For 10 consecutive years, FTC students – who are among the most economically disadvantaged and lowest- performing students in the public schools they leave behind – have achieved the same solid test score gains in reading and math as students of all income levels nationally. For more, click here. More importantly, a report released in February by the Urban Institute found students using the scholarship are up to 43 percent more likely to enroll in four-year colleges than their peers in public schools, and up to 20 percent more likely to earn bachelor’s degrees. Students who use the scholarship four or more years are up to 45 percent more likely to earn bachelor’s degrees. (Source: Urban Institute.)

Myth Buster #3

There is zero evidence private schools are cherry picking higher-performing scholarship students.

If private schools are attempting to cherry pick, they’re failing miserably. A decade’s worth of standardized test results shows students on scholarship are typically the lowest-performing students from the lowest-performing public schools. All of the annual test score analyses can be found here.

Myth Buster #4

There is zero evidence private schools are sending scholarship students back to public schools in worse shape academically.

Critics continue to repeat the charge that private schools are to blame for low performance of scholarship students who return to public schools, even though education researchers have dismissed it. In his 2013 report on the performance of scholarship students, Northwestern University Professor David Figlio wrote this: “FTC participants who return to the public sector performed, after their first year back in the public schools, in the same ballpark but perhaps slightly better on the FCAT than they had before they left the Florida public schools. The most careful reading of this evidence indicates that participation in the FTC program appears to have neither advantaged nor disadvantaged the program participants who ultimately return to the public sector. Rather, the evidence strongly points to an explanation that the poor apparent FCAT performance of FTC program returnees is actually a result of the fact that the returning students are generally particularly struggling students.”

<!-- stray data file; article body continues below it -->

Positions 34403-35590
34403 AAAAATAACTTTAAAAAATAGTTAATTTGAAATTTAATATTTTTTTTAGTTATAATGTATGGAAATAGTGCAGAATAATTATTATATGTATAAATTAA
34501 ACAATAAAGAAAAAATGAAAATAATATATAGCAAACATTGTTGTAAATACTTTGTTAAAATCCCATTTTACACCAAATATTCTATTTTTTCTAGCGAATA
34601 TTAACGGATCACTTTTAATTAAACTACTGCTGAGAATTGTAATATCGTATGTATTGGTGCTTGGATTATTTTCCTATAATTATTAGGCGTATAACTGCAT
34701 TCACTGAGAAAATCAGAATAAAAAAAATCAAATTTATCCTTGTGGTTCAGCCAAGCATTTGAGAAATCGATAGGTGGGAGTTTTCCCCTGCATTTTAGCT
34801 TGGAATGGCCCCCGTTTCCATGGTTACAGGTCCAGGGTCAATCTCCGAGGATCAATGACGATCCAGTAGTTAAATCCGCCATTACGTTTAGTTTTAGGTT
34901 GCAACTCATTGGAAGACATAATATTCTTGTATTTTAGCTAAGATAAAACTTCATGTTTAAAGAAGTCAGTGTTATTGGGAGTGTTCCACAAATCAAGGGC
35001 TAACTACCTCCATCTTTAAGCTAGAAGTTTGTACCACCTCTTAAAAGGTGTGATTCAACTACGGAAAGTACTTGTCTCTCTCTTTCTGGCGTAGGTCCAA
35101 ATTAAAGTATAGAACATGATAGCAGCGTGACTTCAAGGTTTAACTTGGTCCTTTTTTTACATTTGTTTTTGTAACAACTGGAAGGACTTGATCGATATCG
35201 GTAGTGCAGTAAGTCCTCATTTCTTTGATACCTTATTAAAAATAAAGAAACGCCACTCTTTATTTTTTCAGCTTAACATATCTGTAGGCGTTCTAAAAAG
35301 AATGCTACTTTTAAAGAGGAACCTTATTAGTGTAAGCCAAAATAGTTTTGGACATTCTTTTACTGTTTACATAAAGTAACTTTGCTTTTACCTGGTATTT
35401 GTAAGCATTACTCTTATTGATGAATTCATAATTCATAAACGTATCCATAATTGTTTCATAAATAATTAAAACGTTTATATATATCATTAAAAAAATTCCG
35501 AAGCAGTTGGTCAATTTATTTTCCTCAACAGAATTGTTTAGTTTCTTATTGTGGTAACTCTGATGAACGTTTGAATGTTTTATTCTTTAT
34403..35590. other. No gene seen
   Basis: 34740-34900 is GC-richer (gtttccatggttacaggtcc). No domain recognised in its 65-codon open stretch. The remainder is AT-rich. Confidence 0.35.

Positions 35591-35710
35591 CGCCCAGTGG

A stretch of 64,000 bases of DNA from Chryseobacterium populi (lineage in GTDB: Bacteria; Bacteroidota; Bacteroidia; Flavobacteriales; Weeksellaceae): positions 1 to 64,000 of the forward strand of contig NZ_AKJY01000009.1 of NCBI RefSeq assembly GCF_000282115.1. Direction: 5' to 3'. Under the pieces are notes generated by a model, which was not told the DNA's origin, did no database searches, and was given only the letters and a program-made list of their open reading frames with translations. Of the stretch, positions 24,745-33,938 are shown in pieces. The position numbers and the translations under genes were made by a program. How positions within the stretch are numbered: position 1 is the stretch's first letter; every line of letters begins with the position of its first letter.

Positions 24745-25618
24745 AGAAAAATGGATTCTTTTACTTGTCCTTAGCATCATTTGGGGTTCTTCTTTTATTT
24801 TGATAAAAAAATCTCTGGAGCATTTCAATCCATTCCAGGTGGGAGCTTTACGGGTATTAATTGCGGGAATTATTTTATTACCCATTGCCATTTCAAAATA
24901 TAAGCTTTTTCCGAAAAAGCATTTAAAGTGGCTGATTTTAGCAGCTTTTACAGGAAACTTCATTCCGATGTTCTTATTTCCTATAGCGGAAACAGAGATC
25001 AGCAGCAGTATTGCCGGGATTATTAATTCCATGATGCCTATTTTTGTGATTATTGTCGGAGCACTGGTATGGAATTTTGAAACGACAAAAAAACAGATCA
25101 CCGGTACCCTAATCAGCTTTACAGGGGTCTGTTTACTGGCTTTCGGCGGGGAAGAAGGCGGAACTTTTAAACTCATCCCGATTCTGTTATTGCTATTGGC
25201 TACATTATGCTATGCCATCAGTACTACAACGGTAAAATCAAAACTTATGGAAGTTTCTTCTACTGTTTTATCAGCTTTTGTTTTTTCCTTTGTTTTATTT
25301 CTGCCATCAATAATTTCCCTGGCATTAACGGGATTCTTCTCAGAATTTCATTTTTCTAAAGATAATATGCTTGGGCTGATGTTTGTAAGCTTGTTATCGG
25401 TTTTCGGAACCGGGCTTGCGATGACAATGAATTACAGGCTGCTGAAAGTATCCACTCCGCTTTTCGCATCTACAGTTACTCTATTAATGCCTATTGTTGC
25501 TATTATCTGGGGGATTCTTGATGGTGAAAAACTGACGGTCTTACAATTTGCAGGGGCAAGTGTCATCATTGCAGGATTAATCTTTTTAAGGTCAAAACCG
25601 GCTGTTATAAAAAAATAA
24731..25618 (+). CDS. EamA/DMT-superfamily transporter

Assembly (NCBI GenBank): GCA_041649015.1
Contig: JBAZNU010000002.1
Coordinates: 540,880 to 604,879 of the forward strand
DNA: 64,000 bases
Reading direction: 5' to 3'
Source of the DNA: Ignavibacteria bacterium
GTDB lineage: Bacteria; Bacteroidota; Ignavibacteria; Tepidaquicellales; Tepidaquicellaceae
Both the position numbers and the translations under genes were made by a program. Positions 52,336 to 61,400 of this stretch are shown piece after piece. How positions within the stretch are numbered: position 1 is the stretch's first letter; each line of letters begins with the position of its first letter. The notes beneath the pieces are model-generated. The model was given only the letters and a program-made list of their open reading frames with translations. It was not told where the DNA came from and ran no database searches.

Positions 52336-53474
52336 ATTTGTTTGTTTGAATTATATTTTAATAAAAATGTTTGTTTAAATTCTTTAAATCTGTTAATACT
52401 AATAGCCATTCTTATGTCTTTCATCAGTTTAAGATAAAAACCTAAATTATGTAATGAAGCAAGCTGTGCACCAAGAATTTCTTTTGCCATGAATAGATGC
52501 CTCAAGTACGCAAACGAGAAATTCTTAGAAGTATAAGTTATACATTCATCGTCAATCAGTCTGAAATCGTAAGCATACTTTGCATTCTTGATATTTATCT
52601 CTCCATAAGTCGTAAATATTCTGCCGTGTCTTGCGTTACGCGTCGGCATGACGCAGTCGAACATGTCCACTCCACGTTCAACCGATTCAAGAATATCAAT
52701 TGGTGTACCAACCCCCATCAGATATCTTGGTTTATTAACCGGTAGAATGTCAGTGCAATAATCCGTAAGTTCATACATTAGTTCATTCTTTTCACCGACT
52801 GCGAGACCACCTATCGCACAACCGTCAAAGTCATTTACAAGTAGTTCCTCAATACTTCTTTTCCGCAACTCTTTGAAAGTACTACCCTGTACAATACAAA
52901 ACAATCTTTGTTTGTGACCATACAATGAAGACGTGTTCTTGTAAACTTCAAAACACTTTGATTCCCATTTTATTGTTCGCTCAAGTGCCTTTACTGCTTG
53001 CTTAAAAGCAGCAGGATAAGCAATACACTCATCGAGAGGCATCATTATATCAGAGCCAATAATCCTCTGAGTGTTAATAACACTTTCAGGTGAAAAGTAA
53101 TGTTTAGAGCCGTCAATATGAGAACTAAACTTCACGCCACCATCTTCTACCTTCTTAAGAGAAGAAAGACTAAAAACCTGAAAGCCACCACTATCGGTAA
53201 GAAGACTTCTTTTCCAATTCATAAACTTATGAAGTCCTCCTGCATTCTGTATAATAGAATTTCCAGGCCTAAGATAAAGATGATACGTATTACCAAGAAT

Myth Buster #5

There is zero evidence scholarship parents are returning their children to public schools because they’re dissatisfied.

Scholarship students leave the program for any number of reasons, but surveys suggest few do so because their parents are dissatisfied. A 2009 survey by the Friedman Foundation (now EdChoice) found 80 percent of scholarship parents were “very satisfied” with the academic progress their children were making in their current private schools, compared to 4 percent in their previous public schools. A more recent survey found similarly high rates of parental satisfaction.

Critics have been lately raising this “issue,” citing information from the recent Urban Institute report. It noted 58 percent of scholarship students used the scholarship two years or less during the period studied, 2003 to 2011. This was during the early years of the program, when the scholarship value was far less than it is today, and there were far fewer private schools participating. Thankfully, the scholarship amount has increased in recent years, and been tiered to reflect higher tuition in middle and high schools, which should ensure more parents can continue to use it. More recent data shows the percentage of students using the scholarship two or fewer years has dropped to 30 percent.

Myth Buster #6

There is zero evidence scholarships are contributing to a re-segregation of public schools.